The concept of risk-parity started to gain significant traction from the 1990s onwards, with the launch of a fund by one of the worlds largest hedge funds, Bridgewater Associates. The naming of this investment methodology as risk parity though was actually coined later in 2005.
So, what is risk-parity
Risk-parity is a method to ensure each asset class in your portfolio has a balanced contribution to your overall portfolio risk. It is more applicable for investors with a broad and diverse set of asset classes in their overall portfolio than an investor who solely invests in equities. However, we wanted to write a small post on risk-parity due to its prevalence online.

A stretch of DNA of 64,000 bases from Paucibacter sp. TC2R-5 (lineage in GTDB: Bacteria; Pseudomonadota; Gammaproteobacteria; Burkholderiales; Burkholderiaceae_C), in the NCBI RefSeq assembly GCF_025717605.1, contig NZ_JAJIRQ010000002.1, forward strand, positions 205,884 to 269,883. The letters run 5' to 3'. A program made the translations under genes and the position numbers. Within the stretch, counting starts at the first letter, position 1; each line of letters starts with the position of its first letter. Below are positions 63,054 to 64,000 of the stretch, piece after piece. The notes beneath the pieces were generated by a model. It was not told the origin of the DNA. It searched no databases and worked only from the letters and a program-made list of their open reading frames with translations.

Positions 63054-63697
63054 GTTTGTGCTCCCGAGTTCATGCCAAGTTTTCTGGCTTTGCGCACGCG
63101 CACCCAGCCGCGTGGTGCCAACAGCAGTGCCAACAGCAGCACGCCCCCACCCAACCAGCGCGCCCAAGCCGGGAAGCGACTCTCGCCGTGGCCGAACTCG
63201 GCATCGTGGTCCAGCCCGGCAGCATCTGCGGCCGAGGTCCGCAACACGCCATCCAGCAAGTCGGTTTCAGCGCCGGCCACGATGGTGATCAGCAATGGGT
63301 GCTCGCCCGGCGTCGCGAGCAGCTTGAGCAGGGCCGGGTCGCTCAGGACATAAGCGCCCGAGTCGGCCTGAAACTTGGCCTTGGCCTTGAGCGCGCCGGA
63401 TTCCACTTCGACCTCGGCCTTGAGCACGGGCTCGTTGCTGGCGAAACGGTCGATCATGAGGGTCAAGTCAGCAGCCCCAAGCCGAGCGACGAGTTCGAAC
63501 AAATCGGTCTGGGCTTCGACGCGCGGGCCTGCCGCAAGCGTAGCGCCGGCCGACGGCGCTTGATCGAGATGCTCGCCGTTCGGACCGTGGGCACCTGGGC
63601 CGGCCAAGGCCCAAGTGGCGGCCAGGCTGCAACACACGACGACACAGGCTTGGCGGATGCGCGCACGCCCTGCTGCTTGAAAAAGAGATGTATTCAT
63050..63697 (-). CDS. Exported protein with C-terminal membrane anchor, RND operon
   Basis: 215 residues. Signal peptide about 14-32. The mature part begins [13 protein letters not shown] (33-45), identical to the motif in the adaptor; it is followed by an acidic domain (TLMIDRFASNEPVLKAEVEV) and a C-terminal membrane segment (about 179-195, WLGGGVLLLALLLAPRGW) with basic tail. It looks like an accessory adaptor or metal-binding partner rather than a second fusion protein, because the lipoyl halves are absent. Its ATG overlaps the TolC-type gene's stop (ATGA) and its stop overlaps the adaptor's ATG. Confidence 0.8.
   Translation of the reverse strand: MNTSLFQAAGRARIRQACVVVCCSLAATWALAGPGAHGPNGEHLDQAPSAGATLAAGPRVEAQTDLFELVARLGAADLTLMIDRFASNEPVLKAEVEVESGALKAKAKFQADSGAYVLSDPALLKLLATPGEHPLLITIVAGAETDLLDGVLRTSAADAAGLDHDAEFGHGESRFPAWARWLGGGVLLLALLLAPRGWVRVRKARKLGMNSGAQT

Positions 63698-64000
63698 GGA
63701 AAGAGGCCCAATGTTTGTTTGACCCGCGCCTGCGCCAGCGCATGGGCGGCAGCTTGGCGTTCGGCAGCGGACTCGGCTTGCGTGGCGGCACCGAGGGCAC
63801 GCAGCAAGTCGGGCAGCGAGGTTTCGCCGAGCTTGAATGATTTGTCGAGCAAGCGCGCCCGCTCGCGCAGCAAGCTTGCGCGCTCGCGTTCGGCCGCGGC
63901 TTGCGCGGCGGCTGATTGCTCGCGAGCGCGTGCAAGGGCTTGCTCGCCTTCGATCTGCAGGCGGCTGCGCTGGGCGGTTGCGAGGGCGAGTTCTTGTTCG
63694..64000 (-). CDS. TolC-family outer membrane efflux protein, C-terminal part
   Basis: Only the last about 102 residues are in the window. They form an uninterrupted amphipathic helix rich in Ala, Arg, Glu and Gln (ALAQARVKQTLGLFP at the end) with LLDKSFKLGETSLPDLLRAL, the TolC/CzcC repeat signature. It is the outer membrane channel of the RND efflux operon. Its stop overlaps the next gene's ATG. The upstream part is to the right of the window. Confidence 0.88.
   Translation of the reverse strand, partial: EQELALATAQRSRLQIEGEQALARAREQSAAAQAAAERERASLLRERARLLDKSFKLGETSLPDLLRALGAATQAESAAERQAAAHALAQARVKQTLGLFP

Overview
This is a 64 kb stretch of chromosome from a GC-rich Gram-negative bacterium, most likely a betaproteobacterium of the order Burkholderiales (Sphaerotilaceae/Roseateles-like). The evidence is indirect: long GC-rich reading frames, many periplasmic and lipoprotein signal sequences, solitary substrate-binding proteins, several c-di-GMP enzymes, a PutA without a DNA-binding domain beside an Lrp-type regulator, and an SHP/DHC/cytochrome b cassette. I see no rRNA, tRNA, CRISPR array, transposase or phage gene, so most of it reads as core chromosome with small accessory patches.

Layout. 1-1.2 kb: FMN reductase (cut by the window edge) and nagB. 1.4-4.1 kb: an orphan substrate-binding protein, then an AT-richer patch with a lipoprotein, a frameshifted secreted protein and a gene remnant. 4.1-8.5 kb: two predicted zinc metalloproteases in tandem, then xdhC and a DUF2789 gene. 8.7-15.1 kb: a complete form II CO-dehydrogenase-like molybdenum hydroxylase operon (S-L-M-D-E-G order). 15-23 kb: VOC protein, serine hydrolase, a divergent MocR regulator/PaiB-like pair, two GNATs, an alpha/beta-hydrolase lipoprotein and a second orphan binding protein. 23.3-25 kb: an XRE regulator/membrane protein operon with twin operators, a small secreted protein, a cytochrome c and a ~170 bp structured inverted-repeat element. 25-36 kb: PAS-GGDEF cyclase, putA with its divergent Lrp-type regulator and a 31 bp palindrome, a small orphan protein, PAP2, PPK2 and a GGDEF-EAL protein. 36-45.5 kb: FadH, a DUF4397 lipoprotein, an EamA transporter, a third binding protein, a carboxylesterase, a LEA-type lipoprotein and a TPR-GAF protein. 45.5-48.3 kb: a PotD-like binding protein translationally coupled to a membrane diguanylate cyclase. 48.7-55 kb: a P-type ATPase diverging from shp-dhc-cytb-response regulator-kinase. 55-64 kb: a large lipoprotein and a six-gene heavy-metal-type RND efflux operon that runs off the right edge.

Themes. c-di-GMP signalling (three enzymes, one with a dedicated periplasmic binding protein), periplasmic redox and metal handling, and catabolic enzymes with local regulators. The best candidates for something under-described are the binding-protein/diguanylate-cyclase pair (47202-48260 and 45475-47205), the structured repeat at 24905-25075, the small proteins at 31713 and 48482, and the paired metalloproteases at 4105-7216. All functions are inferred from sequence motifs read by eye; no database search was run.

As an investment method, risk-parity decides the asset allocation within a portfolio using volatility rather than a percentage of capital. We discussed the concept of a risk budget previously and risk-parity ties in quite closely with that overall concept.
If an investor says I want to have 60% stocks and 40% bonds in my portfolio, the actual contribution of stocks and bonds to their portfolio volatility is very different, with up to 90% of their volatility being driven by their equity allocation.
Pie charts showing the asset % allocation versus the portfolio volatility
If the investor wants to follow a true risk-parity approach, then they would in fact leverage up the bond allocation within their portfolio to ensure that its contribution to the portfolio risk was the same as the stock portfolios. This means that instead of a 90%/10% split the investor would have a 50%/50% volatility contribution split. There are various methods of leverage available for investors to deploy (futures contracts or repurchase agreements but these are beyond the scope of this small post).